How To Grow - Sweet William

Sweet William is a traditional cottage plant famous for its late spring and early summer colour and sweet peppery perfume. Dense clusters of flowers are produced on sturdy self-supporting well-branched stems in a superb mix of complimentary colours. It’s also prized as a cut flower to bring indoors. Here’s our easy to follow guide to growing these plants.

Basics

The nectar of Sweet William will attract bees, butterflies and birds to your flower beds – it’s a good choice for a wildlife orientated garden. The leaves are tapered and the flowers grow in clusters at the top of the stems. Sweet William is a biennial which will reseed itself.

When and where to plant

Ideally, the location should be in full sun, though a partial or light shade can be tolerated. The soil conditions should be slightly alkaline, fairly rich, quite loose and well draining. Mix in a general garden fertiliser before planting out, and then every 6 weeks. If the general temperature is going to be hotter than average, then choose to plant out in a shadier location to off-set this.

How to plant

For planting in a bed or border: Use a trowel to dig an individual hole for each plant, deep enough to submerge the root ball and keep the base of the stem at soil level. Position your plant and fill the hole back in. Gently firm down and water in. Leave a 15 cm space between plants, and bear in mind that the plants will grow to a height of between 20 and 40 cm.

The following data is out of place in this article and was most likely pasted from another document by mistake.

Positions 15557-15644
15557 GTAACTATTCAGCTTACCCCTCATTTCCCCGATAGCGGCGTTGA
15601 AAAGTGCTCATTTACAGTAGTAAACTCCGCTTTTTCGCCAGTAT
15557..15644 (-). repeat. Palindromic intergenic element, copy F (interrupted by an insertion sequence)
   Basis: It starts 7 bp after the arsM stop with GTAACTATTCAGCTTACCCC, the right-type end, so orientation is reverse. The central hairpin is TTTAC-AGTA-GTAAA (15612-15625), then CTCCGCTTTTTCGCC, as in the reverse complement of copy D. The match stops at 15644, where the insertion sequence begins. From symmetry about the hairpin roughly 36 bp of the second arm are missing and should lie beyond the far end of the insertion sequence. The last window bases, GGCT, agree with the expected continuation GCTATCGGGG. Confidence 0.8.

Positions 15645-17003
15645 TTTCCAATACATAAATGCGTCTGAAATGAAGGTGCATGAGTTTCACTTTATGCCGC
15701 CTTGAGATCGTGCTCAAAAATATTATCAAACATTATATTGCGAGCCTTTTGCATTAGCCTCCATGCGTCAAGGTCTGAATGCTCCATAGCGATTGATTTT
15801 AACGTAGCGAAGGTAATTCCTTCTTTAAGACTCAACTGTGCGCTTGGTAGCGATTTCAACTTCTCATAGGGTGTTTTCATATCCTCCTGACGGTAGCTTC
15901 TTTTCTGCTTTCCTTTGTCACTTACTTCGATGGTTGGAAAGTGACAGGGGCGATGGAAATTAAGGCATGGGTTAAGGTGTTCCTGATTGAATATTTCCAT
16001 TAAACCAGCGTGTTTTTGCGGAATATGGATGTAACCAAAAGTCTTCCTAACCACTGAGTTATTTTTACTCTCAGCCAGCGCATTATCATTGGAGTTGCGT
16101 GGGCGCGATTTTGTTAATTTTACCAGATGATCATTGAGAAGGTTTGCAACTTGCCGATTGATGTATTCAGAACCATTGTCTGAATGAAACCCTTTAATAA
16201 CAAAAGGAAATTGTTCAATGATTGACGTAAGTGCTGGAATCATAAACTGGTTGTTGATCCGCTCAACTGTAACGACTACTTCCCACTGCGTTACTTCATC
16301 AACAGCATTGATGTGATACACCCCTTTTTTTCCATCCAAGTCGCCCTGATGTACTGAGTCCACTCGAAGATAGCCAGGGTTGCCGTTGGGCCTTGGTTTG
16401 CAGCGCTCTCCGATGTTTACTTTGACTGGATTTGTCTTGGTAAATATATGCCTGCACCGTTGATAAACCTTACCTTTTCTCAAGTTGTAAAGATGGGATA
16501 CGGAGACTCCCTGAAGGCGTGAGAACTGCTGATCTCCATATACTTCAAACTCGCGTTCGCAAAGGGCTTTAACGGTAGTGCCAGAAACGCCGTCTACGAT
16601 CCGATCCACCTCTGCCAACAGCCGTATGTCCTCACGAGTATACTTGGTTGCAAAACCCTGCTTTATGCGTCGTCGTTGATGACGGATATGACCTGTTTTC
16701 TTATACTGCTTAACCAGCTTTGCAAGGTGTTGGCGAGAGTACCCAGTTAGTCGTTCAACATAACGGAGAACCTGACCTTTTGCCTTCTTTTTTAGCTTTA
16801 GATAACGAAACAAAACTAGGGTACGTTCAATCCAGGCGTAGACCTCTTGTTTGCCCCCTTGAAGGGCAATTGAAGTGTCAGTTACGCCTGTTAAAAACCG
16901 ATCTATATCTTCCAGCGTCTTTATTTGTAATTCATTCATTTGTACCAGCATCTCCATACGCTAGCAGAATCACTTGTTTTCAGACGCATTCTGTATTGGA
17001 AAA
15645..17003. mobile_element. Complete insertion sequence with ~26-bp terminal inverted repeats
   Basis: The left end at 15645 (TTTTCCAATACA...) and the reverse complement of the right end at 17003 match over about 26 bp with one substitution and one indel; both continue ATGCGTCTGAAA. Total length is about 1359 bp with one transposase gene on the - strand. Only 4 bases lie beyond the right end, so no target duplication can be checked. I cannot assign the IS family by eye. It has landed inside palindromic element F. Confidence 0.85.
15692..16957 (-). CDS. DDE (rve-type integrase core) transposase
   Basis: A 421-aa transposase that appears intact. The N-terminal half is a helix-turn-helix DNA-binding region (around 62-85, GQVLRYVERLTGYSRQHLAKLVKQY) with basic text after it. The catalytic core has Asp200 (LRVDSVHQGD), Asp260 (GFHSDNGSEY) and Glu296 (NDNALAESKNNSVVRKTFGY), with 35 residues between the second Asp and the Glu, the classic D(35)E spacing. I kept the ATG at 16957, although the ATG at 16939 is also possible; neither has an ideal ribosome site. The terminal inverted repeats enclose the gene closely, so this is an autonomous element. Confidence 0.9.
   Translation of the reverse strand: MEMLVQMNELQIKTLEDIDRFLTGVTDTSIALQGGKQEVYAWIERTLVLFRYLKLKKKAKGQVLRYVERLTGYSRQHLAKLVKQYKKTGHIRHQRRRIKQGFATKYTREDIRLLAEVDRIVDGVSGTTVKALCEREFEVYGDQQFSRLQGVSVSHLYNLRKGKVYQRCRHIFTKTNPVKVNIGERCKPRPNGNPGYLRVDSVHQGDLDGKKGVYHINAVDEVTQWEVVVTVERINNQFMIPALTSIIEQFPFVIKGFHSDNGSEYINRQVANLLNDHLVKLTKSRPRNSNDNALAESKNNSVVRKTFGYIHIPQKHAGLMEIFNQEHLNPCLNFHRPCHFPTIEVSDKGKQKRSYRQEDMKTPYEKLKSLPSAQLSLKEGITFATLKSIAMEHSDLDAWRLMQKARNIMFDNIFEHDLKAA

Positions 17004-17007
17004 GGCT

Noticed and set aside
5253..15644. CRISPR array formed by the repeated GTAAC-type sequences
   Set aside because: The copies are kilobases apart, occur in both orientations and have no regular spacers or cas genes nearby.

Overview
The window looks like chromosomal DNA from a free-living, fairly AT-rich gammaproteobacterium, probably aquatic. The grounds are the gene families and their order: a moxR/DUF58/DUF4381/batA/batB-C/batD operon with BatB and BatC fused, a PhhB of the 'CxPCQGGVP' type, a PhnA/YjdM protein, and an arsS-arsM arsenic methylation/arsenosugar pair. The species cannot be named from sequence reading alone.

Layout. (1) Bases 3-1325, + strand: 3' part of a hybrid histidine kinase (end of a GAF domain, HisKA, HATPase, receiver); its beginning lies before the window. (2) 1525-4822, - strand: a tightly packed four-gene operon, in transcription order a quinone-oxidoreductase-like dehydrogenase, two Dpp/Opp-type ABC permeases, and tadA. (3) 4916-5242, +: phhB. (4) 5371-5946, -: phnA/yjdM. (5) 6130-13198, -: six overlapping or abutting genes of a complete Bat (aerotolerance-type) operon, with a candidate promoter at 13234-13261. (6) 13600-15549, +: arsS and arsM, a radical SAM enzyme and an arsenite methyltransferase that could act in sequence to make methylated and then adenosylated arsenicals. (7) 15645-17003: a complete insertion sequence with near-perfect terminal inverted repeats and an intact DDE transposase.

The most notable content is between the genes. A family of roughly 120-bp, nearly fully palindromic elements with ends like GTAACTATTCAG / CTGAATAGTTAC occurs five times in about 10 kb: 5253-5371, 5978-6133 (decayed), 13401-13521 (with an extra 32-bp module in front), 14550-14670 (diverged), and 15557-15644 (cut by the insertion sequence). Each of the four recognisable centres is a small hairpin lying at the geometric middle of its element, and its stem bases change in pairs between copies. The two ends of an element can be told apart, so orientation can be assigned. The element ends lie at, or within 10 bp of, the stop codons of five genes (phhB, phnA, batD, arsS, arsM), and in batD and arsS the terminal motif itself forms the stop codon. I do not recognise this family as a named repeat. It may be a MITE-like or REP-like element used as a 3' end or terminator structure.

Flowering

The flowers are five-petaled and 2 to 3 cm in diameter. The petals also have serrated edges. Deadheading will encourage further flowering – however, bear in mind that Sweet Williams is self-seeding so you need to keep enough flower heads to provide the seed for next year.

Plant care

Weed around the plants as weeds will compete with the Sweet Williams for nutrients and water. Apply a layer of mulch once the plants are established. Inspect the plants for any signs of aphids, nematodes or slugs, and remove or apply appropriate deterrents as necessary.

Did you know

Older plants will stop sending up new shoots – pruning the stems by 50 percent should have a reinvigorating effect.


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